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Ailing LA towns need added scrutiny, action

Ailing municipalities in Louisiana have caught the eye of the Legislative Auditor, but need to grab greater attention from policy-makers.

Recently, the Auditor began publicizing a list of 18 such cities, towns, and villages. It doesn’t include a half-dozen that already have had or will have the state take over their functions precisely because of an inability to pay bills or to provide services. This posting reflects the increasing number of entities that have run into trouble.

While municipalities that make the unfortunate grade fell prey to a number of factors that put them in fiscal peril, almost all of these are self-inflicted. The only one that isn’t, more than trivial depopulation, among these two dozen applies in only half of the cases.


More precise analysis needed for LA elections

Even as Louisiana’s 2019 state elections fade temporally, imprecise analysis continues to obscure its larger electoral patterns and consequences.

A previous post dispensed with the notion that Louisiana followed a supposed national trend of suburbs indiscriminately lending support to Democrat Gov. John Bel Edwards’ narrow reelection. That view presupposed that some suburbanites converted their voting preferences.

However, as previously noted, whatever new support Edwards picked up came disproportionately from the changing demographic composition of some state suburbs, almost exclusively Jefferson Parish. Compared to other less mature suburb parishes, Jefferson had substantially higher minority population while its median household income tracked more to the state average than the higher number seen in most other suburban parishes.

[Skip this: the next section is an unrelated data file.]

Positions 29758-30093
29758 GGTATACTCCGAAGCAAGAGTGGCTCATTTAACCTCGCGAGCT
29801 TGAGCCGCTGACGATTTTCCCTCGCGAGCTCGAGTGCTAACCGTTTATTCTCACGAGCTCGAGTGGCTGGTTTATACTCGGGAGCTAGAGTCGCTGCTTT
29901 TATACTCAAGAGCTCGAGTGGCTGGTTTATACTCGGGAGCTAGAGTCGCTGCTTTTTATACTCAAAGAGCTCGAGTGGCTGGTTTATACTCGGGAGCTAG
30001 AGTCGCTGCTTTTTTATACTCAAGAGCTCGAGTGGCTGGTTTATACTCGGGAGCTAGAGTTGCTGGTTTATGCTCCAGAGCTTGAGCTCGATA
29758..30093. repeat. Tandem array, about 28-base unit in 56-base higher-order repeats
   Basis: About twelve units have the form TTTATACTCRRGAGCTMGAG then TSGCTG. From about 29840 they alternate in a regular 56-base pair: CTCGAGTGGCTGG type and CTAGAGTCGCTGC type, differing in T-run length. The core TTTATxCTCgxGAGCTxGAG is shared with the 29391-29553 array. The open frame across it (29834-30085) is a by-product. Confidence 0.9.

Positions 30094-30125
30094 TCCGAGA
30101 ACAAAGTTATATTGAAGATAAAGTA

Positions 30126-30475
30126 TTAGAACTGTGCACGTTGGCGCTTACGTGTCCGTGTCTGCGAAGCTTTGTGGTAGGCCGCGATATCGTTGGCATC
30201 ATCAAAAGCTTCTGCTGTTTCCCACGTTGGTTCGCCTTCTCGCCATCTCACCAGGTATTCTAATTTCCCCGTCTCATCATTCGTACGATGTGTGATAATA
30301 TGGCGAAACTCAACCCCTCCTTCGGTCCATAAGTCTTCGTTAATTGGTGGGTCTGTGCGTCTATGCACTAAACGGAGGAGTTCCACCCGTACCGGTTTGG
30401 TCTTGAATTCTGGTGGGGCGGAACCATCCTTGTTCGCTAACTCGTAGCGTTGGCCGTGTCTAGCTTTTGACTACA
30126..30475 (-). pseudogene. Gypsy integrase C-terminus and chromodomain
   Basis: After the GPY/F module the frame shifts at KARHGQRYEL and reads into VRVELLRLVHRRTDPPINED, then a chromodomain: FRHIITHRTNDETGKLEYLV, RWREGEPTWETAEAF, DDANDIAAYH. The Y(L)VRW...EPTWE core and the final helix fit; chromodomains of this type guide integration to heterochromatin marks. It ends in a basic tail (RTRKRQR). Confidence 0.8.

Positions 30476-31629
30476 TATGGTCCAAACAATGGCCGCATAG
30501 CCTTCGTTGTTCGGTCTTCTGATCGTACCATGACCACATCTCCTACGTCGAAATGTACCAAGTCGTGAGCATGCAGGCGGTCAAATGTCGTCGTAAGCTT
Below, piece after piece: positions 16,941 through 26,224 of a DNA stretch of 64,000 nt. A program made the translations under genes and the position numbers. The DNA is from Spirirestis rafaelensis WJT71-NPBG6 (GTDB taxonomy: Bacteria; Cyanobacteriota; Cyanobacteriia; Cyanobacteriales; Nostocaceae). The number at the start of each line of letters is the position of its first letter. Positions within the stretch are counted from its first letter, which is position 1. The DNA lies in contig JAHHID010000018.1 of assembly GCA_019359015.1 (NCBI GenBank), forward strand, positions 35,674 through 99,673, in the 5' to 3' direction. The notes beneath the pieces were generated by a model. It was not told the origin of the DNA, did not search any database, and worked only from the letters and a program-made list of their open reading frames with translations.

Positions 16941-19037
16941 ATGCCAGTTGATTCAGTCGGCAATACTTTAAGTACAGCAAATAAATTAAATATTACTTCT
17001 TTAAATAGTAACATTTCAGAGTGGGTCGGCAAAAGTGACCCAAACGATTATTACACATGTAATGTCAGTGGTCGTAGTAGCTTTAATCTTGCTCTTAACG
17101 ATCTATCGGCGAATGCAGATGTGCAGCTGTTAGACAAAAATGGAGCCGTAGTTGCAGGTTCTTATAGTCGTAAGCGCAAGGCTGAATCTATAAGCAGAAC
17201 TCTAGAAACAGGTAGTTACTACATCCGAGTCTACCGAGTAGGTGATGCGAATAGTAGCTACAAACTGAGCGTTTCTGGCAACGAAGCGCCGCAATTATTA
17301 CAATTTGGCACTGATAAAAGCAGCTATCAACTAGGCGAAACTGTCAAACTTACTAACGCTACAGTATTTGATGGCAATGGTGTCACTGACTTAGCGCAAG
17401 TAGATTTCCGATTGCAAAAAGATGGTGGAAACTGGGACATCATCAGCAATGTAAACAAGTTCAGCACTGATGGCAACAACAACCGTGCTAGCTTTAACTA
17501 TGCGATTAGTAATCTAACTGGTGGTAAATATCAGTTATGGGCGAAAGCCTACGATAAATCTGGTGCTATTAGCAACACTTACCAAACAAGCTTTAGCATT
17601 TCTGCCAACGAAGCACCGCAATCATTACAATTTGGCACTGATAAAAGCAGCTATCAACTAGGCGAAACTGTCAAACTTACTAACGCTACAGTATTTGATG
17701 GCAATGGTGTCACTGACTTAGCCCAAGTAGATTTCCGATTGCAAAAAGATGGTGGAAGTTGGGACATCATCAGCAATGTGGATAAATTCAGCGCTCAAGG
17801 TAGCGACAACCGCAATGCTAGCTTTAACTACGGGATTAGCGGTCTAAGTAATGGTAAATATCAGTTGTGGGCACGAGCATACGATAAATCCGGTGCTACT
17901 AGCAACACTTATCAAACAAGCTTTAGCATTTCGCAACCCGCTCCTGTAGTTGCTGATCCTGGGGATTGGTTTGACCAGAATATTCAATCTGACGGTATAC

Senate choosing Cortez blow to Edwards

The slim hopes of Democrat Gov. John Bel Edwards to advance his agenda in a second term became even more microscopic if one media outlet’s story is accurate.

The Baton Rouge Advocate reported that enough votes have lined up behind Louisiana state Sen. Page Cortez to make him Senate president for the next four years. No other independent source has confirmed this yet, nor has Cortez himself.

If this comes to fruition, it will mark the first instance in decades of the chamber electing its leader without gubernatorial interference. It did, midway through Republican former Gov. Buddy Roemer’s term, replace Roemer’s backed leader with one of its own choosing supported by Democrat former Gov. Edwin Edwards who would defeat Roemer two years later.


Kennedy needs comment clarification again

So, did Louisiana Republican Sen. John Kennedy finally step off the ledge this time?

Last week, Kennedy provoked commentary on two national media appearances. In the first, he said that the Ukraine may have sponsored hacking of former Sec. of State Hillary Clinton campaign computers. In the second, he said he had misunderstood the question to be one of general election interference, that he never meant to say Ukraine backed hacking, and that he would stand by a characterization that the Ukraine did try to interfere in that 2016 election.

This clarification brought partisan attacks from the media, both nationally and in the state, long on assertion but short on factual basis. In essence, meticulously compiled investigative journalism reports which never have been refuted (although recently one of the original reporting media outlet tried to downplay the information by relying heavily on semantics) support Kennedy’s stance.